SEATTLE – If Interstate 90 tolls over Lake Washington become a reality, the latest results from the PEMCO Insurance Northwest Poll suggest that about two out of three drivers will change their commuting habits to avoid paying the fee. But if polling trends are any indication, recent data comparing pre-toll predictions and post-toll behavior on the neighboring Highway 520 may prove that Northwest drivers are more talk than action.
In its most recent poll, PEMCO Insurance asked drivers in the Puget Sound region how their use of the I-90 floating bridge, connecting Bellevue and Seattle via Mercer Island, might change if a toll similar to the one collected on 520 became reality for I-90 drivers.
According to the poll, more than half of drivers polled (58 percent) say they plan to cross I-90 less frequently if a toll is put into place. About one-third (37 percent) say they plan to drive north or south around Lake Washington, specifically.
Put into practice, with an average of 133,000 vehicles crossing I-90 each day, according to the Washington State Department of Transportation (WSDOT), that means more than 77,000 cars could be looking for an alternative route.
“With few optional routes available, it could mean more gridlock on I-405, SR 522 and Rainier Avenue, in particular, if drivers stick to what they say they’ll do,” said PEMCO spokesperson Jon Osterberg.
But are drivers really willing to spend more time, potentially sitting bumper-to-bumper, simply for the sake of saving a few bucks? PEMCO collected similar data before and after tolling went into effect on the 520 bridge and found that drivers were not as apt to change their commutes as they said they were.
“Many drivers are quick to say they’ll find a way to avoid paying tolls, but our research shows that when it comes down to it, convenience and reduced travel time may ultimately win out,” Osterberg said.
In April 2010, PEMCO asked drivers in King, Pierce and Snohomish counties if the then-impending 520 toll would change their driving behavior. Almost two-thirds (62 percent) reported they would use the 520 bridge less often. However, a 2012 PEMCO poll, conducted about one year into tolling, revealed that nearly half of respondents (46 percent) reported that they use 520 just as often as they did before the toll.
Of course, anyone who regularly drives 520 can tell the difference between pre- and post-toll traffic volumes – there’s no doubt that fewer vehicles cross the Evergreen Point Bridge now compared to pre-toll days.
In fact, the latest PEMCO poll shows that of the drivers who said they used 520 before it was tolled, 43 percent said they switched to using I-90 at least a couple times per week to avoid paying. About one-third (35 percent) said they now use I-90 five days per week.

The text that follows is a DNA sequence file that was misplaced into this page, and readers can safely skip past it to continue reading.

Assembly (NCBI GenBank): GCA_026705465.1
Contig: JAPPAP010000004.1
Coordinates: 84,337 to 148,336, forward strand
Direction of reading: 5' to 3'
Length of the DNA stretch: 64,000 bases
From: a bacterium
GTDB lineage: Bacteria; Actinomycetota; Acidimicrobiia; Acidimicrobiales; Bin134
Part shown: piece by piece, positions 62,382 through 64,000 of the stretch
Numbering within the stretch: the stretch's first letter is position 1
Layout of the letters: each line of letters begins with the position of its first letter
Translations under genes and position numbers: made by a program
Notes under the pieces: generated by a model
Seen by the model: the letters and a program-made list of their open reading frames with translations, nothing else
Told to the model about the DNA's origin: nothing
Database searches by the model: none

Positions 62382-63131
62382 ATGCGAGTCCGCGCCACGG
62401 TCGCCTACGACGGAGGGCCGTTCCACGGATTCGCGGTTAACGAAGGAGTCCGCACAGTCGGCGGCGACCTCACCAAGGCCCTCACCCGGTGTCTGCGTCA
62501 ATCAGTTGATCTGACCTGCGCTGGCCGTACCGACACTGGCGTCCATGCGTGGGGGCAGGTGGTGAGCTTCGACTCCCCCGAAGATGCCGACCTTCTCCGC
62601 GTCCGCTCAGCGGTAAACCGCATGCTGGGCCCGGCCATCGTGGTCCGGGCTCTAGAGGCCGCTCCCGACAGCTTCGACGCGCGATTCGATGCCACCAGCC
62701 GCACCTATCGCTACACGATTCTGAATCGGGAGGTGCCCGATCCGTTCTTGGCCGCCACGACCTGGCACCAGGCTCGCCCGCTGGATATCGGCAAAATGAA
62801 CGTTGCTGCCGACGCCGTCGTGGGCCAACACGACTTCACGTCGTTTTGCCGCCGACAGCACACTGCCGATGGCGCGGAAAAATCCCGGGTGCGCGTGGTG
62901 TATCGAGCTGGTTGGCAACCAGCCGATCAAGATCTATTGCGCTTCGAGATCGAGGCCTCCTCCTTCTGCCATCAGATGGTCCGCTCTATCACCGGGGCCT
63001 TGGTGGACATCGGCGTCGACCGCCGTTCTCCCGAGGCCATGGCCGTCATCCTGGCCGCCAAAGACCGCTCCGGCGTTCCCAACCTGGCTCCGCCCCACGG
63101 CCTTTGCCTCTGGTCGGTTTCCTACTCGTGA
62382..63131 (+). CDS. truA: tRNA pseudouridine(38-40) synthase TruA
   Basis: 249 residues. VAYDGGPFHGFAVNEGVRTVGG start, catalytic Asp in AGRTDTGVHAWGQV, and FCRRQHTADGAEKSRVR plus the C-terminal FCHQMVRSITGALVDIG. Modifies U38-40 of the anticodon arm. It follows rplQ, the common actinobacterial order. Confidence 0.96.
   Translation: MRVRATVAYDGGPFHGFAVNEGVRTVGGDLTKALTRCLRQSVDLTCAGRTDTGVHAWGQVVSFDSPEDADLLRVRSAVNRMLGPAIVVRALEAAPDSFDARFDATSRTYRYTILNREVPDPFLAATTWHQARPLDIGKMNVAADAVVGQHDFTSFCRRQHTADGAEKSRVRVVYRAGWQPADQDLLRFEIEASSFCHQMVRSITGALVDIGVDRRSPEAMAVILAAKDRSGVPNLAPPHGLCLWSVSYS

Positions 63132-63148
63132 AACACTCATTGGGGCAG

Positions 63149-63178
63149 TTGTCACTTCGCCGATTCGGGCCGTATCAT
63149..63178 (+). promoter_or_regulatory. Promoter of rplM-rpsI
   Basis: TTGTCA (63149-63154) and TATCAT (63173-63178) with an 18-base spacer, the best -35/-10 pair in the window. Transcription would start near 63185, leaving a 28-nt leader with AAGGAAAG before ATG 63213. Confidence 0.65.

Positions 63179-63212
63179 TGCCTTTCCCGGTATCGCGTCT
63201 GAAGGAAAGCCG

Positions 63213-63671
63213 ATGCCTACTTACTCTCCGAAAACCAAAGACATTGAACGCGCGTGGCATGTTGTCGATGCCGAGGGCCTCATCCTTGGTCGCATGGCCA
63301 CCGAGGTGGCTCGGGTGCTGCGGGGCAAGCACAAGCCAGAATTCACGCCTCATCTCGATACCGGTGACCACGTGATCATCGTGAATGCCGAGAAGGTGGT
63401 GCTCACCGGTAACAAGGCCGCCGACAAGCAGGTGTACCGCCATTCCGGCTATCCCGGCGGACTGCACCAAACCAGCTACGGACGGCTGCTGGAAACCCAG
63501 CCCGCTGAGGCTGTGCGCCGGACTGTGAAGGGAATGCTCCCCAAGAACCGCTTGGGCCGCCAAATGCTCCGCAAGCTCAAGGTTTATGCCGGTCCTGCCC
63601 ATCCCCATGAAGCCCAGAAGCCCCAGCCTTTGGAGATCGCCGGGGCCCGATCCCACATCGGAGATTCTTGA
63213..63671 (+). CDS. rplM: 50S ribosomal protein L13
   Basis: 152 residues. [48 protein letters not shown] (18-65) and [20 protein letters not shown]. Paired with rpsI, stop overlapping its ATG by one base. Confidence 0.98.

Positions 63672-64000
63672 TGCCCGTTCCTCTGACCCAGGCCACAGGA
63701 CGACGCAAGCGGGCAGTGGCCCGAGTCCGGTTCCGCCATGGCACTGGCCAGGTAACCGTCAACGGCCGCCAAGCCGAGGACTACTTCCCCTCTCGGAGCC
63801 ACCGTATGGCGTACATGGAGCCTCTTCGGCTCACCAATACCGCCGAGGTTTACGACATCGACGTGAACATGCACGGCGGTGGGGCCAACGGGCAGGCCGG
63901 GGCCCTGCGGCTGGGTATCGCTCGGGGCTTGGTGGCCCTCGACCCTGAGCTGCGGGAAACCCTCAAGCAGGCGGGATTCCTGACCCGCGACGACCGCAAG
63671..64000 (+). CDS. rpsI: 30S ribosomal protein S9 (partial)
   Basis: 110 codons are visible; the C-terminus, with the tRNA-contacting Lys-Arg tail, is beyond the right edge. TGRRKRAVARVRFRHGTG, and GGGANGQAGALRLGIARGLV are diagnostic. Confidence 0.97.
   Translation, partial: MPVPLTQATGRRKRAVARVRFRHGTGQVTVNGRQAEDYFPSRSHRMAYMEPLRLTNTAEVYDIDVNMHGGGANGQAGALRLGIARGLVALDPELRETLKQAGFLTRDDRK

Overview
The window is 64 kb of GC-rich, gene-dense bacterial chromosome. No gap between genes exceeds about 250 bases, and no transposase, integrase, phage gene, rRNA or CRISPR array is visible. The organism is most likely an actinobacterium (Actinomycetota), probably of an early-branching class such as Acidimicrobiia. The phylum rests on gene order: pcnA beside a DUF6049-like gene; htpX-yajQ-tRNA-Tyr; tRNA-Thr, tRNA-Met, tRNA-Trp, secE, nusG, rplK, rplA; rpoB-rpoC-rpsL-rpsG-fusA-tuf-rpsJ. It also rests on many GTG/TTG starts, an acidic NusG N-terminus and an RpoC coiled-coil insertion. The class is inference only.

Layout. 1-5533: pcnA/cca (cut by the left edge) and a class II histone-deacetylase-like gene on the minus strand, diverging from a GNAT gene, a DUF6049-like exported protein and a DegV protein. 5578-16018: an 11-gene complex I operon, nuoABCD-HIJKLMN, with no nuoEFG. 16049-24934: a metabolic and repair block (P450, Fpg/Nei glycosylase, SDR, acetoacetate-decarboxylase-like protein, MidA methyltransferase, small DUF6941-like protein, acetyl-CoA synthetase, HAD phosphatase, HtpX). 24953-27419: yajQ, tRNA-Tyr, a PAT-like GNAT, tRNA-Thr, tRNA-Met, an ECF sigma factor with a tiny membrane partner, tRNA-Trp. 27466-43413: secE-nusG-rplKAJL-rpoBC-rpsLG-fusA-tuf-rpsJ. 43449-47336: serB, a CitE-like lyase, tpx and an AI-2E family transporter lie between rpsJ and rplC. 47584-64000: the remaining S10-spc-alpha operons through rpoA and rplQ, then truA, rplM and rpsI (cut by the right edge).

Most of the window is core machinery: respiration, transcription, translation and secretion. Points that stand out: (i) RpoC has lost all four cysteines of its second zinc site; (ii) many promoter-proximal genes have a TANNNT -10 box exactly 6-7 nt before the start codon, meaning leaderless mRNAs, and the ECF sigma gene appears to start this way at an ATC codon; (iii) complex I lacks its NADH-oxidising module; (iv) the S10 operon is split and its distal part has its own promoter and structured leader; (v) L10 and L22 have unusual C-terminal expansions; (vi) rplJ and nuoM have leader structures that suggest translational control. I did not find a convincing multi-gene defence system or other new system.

Since 520 tolling went into effect, WSDOT estimates that travel times between Issaquah and Seattle average four minutes longer during peak times, and an additional 15,000 cars per day cross the I-90 bridge.
With few alternative route options, WSDOT predicts that tolling with a similar fee structure will more evenly distribute commuters between the two bridges, essentially sending some drivers back to 520.
But not all drivers will seek an alternate route. PEMCO’s poll shows that of the two-thirds who plan to make commuting changes, about one-third of those drivers will switch to a mass transit solution – 21 percent say they’ll take the bus more often and 17 percent say they’ll carpool.
About one-quarter (28 percent) say they’ll make no change at all – the toll simply won’t deter them from using I-90 when that day comes.
WSDOT is currently conducting an environmental impact study and is scheduled to bring its findings to the legislature in 2015.
To learn more about the PEMCO Insurance Northwest Poll and to view a summary of the results, visit www.pemco.com/poll
, where the public is invited to participate in an informal version of the poll and see how their own responses compare with those collected by FBK Research of Seattle in November 2013.
About the PEMCO Insurance Northwest Poll
PEMCO Insurance commissioned this independent survey that asked Washington and Oregon residents several questions about driving habits and attitudes toward current Northwest issues. The sample size, 294 respondents in King, Pierce, and Snohomish counties, yields an accuracy of +/- 5.8 percent at the 95 percent confidence level. In other words, if this study were conducted 100 times, in 95 instances the data will not vary by more than the error range.
About PEMCO InsurancePEMCO Insurance, established in 1949, is a Seattle-based provider of auto, home, boat, and umbrella insurance to Northwest residents. PEMCO Insurance is sold to consumers by the method they choose – phone, local community agents, or online. PEMCO ranks “Highest in Customer Satisfaction among Auto Insurers in the Northwest Region” according to J.D. Power. For more information, visit www.pemco.com.